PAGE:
After hearing arguments put forward by Gerald Barling QC on behalf of the Professional Contractors Group and Richard Plender QC for the Inland Revenue, Mr Justice Gibbs chose to delay his decision over a judicial review of the controversial tax measures.
IR35 regulations, which came into force in April, remove many of the tax advantages previously held by contractors who operated through personal service companies. The court will reconvene at 10.30 this morning when a judgement is expected. The ruling can be subject to appeal.
The PCG contested that IR35 is unfair because it taxes one-person businesses more harshly than other organisations, which it believes amounts to ‘state aid’ for large IT contracting companies. It has also said IR35 discourages contractors from trading in the UK and that IR35 contravenes the Human Rights Act.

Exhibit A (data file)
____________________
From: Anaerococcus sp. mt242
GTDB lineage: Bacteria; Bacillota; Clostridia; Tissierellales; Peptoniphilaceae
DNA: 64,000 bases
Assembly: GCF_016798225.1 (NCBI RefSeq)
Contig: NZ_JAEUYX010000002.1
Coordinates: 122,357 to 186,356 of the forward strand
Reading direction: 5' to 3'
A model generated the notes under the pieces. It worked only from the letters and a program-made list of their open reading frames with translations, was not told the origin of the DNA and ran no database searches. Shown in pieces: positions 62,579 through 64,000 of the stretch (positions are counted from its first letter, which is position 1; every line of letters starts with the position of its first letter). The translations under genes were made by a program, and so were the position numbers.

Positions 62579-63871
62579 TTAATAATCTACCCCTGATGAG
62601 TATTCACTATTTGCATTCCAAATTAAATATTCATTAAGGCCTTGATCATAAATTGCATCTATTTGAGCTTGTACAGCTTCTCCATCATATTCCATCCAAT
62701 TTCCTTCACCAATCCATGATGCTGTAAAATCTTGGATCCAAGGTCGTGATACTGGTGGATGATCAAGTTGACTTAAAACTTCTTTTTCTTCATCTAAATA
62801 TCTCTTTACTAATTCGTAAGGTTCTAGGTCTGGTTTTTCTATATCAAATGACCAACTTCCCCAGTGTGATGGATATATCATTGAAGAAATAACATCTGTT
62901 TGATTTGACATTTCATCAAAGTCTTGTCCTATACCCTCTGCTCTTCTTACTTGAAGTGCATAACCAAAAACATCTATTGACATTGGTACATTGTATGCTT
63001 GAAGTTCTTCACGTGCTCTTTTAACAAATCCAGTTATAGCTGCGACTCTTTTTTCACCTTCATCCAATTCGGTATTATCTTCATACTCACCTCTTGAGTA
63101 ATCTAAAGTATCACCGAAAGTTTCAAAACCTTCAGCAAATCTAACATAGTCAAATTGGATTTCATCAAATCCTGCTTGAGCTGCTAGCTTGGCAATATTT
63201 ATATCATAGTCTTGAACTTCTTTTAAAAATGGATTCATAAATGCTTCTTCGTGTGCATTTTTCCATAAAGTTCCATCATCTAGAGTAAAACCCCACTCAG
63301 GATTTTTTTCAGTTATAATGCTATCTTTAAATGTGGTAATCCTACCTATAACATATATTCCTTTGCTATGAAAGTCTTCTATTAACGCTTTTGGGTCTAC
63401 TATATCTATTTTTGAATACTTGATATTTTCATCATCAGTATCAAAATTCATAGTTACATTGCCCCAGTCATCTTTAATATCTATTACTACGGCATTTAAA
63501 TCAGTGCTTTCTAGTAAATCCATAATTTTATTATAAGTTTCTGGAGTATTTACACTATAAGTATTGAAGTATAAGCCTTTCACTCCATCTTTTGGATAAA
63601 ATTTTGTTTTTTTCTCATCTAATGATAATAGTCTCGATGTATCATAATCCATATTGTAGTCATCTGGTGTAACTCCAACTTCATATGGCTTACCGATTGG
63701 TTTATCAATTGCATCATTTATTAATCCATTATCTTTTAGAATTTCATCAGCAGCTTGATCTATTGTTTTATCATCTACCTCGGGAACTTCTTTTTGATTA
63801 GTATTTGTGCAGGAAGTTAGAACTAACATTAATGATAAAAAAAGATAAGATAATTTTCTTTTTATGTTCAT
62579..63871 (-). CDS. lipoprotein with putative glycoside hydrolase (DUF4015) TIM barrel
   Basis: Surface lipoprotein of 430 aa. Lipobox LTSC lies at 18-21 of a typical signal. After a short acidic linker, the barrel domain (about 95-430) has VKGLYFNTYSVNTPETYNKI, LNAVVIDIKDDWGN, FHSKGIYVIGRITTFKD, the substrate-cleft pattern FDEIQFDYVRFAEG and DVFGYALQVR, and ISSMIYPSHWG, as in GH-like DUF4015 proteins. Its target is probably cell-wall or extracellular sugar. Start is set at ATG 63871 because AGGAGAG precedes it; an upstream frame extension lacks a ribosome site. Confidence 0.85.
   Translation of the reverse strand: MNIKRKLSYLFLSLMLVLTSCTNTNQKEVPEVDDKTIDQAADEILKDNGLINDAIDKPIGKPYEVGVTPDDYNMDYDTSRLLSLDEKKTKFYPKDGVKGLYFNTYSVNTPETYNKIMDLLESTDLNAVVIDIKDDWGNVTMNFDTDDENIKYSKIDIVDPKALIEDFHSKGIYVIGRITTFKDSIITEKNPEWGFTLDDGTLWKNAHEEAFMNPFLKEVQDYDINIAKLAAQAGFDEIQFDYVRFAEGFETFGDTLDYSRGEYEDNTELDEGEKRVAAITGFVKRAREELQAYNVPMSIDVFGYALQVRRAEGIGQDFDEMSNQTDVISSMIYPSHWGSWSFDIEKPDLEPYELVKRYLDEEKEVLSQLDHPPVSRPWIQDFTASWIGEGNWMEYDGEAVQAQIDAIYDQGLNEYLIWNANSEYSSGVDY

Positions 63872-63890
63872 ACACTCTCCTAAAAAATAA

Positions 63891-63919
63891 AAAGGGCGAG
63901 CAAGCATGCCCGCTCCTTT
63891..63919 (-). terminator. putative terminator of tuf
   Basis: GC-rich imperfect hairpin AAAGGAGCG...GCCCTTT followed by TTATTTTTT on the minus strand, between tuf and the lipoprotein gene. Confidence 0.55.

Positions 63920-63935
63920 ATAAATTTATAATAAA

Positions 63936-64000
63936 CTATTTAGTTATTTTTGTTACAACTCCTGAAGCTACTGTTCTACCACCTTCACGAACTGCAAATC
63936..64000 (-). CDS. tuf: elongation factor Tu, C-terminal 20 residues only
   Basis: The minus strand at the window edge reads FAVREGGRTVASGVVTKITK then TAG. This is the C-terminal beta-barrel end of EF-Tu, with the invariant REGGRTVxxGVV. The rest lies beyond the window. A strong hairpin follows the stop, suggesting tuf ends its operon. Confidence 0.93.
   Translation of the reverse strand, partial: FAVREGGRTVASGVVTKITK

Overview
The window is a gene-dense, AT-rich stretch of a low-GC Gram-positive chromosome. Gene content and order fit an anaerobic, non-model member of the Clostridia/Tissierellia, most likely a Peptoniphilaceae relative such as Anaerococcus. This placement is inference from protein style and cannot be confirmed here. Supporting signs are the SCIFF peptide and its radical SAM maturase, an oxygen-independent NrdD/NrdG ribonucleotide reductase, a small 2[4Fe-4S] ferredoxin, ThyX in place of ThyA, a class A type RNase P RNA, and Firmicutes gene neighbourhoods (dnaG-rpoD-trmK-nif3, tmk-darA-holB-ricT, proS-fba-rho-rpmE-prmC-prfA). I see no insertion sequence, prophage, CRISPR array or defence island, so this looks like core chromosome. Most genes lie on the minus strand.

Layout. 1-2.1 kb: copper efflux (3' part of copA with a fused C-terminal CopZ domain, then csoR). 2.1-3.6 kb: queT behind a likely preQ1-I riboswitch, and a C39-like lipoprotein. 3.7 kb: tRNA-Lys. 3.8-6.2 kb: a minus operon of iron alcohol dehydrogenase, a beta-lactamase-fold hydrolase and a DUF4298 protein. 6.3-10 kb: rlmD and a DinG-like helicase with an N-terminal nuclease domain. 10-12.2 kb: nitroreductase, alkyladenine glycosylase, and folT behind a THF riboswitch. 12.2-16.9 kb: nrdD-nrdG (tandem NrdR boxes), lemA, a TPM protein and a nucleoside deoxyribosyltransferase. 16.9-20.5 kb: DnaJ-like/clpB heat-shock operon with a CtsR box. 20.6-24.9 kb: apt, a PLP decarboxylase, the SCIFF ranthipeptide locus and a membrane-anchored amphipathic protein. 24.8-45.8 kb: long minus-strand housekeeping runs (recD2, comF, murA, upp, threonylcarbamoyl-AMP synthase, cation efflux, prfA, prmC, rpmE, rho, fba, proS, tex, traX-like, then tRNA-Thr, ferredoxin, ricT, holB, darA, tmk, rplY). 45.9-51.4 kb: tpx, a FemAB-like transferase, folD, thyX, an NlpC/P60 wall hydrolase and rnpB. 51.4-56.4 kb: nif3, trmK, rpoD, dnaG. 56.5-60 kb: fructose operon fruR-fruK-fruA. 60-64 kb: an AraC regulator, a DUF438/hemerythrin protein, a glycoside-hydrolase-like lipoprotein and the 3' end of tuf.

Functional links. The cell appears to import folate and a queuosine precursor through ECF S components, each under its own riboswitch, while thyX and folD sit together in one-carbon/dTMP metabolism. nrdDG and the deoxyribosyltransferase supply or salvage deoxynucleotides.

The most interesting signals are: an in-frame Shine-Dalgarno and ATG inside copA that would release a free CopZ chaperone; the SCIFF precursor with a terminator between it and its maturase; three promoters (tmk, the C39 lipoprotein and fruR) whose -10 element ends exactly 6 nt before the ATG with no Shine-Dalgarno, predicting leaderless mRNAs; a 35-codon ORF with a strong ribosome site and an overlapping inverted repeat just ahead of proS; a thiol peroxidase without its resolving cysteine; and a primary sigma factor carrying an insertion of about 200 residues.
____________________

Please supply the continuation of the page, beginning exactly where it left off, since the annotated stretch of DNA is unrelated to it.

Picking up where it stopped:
But the Inland Revenue claimed the legislation ensures everyone who meets the accepted definition of an employee pays tax on broadly the same basis.
It argues that about 90,000 people working through service companies who would otherwise be correctly taxed as employees.
The Revenue claims they earn on average £50,000 a year, and of that they pay an average of 21% in tax and National Insurance Contributions, compared with the 35% which an equivalent direct employee would pay.
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